Full weight bearing, a normal dog.
This should be from 6 weeks on.
1. NSAIDs: seldom used at this point.
2. Warm pack and massage: only if needed.
3. Flex/Extend exercises: only if needed.
4. Strengthening exercises: Continue gradually adding in more until the knee is functionally normal.
- Ball chasing and other “twisting/cutting” activities can be added now. Remember to start with just a few minutes of activity and watch for setbacks.
- Swimming is one of the best muscle strengthening activities for joint injuries. Longer swims that include retrieving objects are helpful.
- Pulling exercises – consider using a harness on your dog and hooking it to a sled for some pulling exercises. Gradually add weight to the sled for a more rigorous workout. This is especially helpful if your dog is not developing as much muscle as desired. Make sure you run your dog with its head up to encourage rear leg push.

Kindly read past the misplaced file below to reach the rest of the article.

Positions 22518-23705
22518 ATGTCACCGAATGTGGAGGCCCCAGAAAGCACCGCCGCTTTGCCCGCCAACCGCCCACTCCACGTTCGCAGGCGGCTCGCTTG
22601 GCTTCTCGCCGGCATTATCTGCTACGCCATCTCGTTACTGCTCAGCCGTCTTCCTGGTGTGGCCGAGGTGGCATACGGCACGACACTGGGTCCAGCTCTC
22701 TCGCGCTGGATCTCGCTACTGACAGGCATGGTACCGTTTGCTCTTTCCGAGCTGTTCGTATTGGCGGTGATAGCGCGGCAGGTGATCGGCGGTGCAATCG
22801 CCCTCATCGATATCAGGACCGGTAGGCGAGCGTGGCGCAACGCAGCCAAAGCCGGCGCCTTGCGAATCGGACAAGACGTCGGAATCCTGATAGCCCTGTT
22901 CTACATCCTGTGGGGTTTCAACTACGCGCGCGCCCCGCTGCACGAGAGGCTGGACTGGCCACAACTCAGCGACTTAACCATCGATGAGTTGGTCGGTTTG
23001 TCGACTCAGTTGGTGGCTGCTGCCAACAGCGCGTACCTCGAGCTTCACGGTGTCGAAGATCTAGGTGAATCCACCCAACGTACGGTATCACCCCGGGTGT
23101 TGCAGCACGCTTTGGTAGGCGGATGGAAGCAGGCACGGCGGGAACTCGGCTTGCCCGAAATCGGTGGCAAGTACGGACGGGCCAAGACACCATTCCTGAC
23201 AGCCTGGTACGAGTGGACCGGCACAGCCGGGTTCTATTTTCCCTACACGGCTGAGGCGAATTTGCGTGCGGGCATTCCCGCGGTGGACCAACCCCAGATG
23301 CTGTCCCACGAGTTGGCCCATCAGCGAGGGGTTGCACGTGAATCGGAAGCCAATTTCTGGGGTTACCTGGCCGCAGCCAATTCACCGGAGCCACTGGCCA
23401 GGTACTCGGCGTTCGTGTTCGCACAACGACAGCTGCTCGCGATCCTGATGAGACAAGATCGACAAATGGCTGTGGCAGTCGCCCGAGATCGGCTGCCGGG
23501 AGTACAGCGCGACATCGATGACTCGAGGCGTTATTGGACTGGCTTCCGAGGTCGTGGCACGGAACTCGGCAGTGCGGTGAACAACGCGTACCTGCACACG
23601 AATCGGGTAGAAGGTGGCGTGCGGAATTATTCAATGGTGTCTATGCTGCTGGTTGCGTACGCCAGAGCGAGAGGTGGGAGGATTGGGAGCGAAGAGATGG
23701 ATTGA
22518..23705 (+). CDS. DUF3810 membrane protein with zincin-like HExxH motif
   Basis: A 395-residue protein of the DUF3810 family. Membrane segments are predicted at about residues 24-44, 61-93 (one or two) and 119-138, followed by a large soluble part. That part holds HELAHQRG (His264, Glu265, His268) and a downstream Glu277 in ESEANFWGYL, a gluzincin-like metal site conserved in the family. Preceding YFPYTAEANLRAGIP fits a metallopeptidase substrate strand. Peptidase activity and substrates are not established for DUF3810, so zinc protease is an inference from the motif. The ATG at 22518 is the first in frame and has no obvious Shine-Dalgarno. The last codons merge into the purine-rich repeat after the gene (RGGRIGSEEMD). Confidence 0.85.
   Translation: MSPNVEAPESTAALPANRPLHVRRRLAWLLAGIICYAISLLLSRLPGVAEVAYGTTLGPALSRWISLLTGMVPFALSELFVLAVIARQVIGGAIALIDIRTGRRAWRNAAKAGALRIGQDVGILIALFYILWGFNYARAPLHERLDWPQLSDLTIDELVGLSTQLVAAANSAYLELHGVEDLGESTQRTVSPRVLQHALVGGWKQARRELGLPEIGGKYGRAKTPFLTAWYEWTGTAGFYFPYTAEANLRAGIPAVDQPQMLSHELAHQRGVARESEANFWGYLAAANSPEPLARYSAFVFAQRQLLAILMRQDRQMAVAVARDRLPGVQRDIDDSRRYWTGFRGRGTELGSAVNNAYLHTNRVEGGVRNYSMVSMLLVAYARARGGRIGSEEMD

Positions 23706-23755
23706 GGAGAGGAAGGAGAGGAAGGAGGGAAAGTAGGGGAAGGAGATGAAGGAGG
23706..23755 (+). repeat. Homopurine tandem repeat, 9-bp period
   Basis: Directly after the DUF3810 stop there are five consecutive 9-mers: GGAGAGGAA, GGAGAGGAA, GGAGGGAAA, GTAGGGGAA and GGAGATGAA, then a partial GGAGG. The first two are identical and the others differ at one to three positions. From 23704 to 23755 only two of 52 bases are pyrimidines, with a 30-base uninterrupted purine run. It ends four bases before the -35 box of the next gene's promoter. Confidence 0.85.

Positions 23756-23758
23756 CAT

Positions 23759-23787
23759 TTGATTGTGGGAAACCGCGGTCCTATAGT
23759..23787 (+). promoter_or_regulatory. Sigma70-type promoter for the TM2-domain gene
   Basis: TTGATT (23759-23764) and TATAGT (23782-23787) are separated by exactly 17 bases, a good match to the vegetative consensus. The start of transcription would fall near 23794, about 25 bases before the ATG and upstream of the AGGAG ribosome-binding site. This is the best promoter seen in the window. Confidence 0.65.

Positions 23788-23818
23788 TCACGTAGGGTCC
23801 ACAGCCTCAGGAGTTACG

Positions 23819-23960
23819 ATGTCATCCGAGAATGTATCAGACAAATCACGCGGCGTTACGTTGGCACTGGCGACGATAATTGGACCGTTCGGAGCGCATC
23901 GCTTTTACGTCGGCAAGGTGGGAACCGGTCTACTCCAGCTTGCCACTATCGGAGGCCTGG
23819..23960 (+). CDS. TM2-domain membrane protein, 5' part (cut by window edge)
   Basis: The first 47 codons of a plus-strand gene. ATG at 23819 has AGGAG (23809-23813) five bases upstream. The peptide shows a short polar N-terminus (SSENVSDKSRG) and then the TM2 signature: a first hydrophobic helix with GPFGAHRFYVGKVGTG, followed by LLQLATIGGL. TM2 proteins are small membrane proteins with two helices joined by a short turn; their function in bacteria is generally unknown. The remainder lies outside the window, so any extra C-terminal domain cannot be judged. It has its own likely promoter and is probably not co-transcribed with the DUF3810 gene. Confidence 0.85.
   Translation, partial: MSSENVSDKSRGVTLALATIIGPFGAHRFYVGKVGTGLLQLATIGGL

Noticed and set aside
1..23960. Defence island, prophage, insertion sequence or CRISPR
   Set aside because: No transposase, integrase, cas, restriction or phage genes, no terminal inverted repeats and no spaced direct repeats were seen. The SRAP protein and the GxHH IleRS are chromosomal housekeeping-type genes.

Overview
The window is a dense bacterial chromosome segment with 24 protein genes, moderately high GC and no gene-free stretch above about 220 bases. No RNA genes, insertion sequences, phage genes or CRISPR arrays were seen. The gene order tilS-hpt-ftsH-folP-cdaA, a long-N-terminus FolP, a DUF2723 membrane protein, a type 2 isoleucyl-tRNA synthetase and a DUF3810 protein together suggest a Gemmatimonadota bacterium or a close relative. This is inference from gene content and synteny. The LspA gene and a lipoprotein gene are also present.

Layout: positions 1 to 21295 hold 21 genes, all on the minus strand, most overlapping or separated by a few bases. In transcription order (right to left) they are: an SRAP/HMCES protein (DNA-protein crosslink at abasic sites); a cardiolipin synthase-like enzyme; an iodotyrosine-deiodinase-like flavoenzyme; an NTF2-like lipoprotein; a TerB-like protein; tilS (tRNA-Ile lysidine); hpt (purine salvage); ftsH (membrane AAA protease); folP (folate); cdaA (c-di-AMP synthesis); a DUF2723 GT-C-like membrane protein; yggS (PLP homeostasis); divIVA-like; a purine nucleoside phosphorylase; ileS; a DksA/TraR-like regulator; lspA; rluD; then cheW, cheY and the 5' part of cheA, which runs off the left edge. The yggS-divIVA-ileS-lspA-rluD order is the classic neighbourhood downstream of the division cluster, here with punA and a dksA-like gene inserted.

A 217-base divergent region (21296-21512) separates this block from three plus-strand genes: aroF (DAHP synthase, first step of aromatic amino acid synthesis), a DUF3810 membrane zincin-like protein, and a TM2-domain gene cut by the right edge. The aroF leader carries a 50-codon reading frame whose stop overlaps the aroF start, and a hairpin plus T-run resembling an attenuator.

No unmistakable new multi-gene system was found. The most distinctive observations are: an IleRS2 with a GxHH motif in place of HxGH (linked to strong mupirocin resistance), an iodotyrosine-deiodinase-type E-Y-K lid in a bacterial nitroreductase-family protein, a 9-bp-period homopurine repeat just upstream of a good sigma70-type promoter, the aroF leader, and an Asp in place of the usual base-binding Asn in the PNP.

- Running can begin now, starting with shorter distances on soft non-pavement surfaces and working up to road running if desired.
- Lateral hill walking – walk across a hill with the surgery leg on the down side of the hill and zig-zag your way up the hill. While walking on the hill add in the inclines and declines.
Each dog will progress at a different rate through the stages of rehabilitation.
- Watch for setbacks. This may mean you are pushing too hard.
- If any exercises result in discomfort, stop for 24 hours, cold pack the knee and restart the activity at a lower level.
- Let us know if you are having difficulties with any of the exercises or if you feel your dog is in pain.
Remember, surgery is only the first step in returning your dog to full function. Your commitment to the rehabilitation process will have life long affect on the comfort, flexibility and strength that your dog will have in the surgery leg.